In his continuing effort to bolster support for the Iraq war, President Bush traveled to Reno, Nevada, on August 28 to speak to the annual convention of the American Legion. He emphatically warned of the Iranian threat should the United States withdraw from Iraq. Said the President, “For all those who ask whether the fight in Iraq is worth it, imagine an Iraq where militia groups backed by Iran control large parts of the country.”
On the same day, in the southern Iraqi city of Karbala, the Mahdi Army, a militia loyal to the radical Shiite cleric Moqtada al-Sadr, battled government security forces around the shrine of Imam Hussein, one of Shiite Islam’s holiest places. A million pilgrims were in the city and fifty-one died.
The US did not directly intervene, but American jets flew overhead in support of the government security forces. As elsewhere in the south, those Iraqi forces are dominated by the Badr Organization, a militia founded, trained, armed, and financed by Iran. When US forces ousted Saddam’s regime from the south in early April 2003, the Badr Organization infiltrated from Iran to fill the void left by the Bush administration’s failure to plan for security and governance in post-invasion Iraq.
In the months that followed, the US-run Coalition Provisional Authority (CPA) appointed Badr Organization leaders to key positions in Iraq’s American-created army and police. At the same time, L. Paul Bremer’s CPA appointed party officials from the Supreme Council for Islamic Revolution in Iraq (SCIRI) to be governors and serve on governorate councils throughout southern Iraq. SCIRI, recently renamed the Supreme Islamic Iraqi Council (SIIC), was founded at the Ayatollah Khomeini’s direction in Tehran in 1982. The Badr Organization is the militia associated with SCIRI.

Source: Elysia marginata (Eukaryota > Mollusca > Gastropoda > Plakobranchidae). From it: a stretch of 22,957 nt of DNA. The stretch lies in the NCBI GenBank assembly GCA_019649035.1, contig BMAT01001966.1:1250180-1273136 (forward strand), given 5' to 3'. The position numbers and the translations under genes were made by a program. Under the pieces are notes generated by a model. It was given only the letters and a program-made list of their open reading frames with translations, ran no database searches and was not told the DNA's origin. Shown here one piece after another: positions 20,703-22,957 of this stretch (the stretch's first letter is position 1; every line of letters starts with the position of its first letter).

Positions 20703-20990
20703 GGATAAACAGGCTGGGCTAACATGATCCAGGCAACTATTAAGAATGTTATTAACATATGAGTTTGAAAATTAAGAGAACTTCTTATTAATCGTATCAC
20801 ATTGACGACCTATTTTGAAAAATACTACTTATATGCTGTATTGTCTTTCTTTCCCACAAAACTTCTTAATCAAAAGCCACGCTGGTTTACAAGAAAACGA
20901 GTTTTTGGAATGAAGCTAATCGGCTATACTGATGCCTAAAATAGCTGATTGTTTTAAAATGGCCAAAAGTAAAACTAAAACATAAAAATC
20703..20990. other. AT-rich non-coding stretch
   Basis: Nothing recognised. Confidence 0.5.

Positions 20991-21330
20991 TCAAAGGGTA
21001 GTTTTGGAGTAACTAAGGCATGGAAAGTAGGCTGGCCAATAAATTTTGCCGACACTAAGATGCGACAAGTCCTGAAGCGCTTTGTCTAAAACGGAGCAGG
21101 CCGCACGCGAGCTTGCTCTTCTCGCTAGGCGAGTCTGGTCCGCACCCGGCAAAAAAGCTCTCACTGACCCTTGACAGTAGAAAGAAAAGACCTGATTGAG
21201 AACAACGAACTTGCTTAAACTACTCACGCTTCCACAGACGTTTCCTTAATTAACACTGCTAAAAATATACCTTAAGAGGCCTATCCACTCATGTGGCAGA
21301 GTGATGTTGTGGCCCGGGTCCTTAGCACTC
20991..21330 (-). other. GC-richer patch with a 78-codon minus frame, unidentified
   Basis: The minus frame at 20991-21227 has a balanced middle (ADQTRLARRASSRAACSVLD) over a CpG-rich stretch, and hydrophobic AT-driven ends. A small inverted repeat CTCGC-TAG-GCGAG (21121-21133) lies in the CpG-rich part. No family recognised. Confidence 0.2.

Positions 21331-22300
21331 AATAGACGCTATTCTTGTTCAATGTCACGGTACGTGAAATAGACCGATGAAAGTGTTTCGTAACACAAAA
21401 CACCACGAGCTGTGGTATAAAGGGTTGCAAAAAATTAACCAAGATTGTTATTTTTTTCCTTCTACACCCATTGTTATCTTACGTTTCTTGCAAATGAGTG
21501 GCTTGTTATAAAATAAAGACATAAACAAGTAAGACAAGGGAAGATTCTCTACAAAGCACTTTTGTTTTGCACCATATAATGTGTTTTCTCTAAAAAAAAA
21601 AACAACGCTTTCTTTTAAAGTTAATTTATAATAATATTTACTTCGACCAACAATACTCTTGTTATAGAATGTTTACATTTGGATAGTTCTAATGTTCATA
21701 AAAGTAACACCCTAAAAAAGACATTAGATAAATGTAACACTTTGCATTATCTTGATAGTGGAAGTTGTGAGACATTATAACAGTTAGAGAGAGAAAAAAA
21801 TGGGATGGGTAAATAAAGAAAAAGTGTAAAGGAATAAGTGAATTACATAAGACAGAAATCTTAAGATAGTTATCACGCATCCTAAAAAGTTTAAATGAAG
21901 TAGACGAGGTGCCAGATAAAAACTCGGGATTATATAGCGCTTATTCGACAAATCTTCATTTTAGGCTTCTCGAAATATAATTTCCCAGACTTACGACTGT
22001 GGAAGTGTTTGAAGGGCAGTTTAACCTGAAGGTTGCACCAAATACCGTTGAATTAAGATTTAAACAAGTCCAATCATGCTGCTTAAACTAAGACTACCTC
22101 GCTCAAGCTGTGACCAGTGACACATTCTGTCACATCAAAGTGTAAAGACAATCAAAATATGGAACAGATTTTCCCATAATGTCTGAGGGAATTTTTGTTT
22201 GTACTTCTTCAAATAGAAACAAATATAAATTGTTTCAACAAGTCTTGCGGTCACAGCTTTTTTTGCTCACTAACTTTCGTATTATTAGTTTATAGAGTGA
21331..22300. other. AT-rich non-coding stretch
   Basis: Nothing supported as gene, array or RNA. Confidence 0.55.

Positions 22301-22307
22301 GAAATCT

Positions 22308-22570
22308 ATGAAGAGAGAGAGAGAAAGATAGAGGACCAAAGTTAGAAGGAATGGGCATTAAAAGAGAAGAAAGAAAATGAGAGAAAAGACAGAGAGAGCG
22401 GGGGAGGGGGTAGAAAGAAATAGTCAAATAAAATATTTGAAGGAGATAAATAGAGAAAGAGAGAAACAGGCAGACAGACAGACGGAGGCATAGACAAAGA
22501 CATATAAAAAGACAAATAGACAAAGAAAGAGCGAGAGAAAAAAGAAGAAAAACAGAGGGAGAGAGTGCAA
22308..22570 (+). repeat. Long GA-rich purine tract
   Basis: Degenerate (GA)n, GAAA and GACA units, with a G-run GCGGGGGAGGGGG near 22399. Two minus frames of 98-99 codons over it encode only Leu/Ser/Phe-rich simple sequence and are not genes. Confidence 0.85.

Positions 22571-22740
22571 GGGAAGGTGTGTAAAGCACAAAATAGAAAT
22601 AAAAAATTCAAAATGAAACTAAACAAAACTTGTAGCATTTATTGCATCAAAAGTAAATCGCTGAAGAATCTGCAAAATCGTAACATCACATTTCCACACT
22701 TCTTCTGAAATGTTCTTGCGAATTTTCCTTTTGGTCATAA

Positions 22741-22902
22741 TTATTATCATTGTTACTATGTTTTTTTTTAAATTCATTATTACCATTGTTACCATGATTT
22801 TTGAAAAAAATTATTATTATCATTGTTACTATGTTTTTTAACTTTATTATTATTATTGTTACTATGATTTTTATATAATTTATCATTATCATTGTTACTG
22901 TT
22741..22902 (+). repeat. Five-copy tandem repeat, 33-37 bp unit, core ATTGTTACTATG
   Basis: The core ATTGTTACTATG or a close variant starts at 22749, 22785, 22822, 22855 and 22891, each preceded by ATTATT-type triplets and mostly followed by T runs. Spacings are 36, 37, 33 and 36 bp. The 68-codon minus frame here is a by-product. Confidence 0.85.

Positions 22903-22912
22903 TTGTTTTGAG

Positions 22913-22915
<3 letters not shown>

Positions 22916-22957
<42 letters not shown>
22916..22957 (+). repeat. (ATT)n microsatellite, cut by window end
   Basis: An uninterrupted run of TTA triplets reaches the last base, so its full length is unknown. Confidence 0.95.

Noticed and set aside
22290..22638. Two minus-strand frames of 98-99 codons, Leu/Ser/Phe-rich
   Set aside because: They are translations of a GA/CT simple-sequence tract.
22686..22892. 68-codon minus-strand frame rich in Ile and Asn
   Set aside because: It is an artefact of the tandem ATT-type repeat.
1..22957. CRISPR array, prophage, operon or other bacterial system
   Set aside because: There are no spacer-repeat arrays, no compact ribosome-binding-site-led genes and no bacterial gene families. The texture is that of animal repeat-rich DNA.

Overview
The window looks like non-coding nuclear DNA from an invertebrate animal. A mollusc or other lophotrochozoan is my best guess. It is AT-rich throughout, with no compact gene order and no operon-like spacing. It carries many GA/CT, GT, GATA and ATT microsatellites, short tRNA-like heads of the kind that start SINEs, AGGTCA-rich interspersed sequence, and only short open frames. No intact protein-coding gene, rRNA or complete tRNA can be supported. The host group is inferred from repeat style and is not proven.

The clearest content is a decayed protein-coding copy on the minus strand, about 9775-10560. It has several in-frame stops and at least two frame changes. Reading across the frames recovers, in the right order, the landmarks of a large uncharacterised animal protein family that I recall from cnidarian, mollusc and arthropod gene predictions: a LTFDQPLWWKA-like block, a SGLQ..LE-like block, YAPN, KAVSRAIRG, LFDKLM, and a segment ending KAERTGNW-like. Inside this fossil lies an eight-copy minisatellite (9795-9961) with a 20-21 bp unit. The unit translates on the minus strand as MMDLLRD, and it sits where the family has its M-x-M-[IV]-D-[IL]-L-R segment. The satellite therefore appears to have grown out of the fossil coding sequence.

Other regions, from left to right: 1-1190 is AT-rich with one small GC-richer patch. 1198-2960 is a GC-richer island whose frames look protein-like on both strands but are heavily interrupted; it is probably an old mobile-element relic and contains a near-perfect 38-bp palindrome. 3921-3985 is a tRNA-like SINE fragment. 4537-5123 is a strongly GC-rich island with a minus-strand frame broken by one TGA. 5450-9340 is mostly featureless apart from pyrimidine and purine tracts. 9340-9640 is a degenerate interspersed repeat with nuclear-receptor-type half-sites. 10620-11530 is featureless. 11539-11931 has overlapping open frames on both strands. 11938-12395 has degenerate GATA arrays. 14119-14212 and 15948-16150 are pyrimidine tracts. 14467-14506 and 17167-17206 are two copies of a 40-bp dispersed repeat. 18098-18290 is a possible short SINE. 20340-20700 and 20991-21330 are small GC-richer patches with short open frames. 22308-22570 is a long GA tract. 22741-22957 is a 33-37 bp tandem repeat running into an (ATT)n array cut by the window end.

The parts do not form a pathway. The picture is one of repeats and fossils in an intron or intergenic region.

In the January 2005 elections, SCIRI became the most important component of Iraq’s ruling Shiite coalition. In exchange for not taking the prime minister’s slot, SCIRI won the right to name key ministers, including the minister of the interior. From that ministry, SCIRI placed Badr militiamen throughout Iraq’s national police.
In short, George W. Bush had from the first facilitated the very event he warned would be a disastrous consequence of a US withdrawal from Iraq: the takeover of a large part of the country by an Iranian-backed militia. And while the President contrasts the promise of democracy in Iraq with the tyranny in Iran, there is now substantially more personal freedom in Iran than in southern Iraq.
Iran’s role in Iraq is pervasive, but also subtle. When Iraq drafted its permanent constitution in 2005, the American ambassador energetically engaged in all parts of the process. But behind the scenes, the Iranian ambassador intervened to block provisions that Tehran did not like. As it happened, both the Americans and the Iranians wanted to strengthen Iraq’s central government. While the Bush administration clung to the mirage of a single Iraqi people, Tehran worked to give its proxies, the pro-Iranian Iraqis it supported—by then established as the government of Iraq—as much power…
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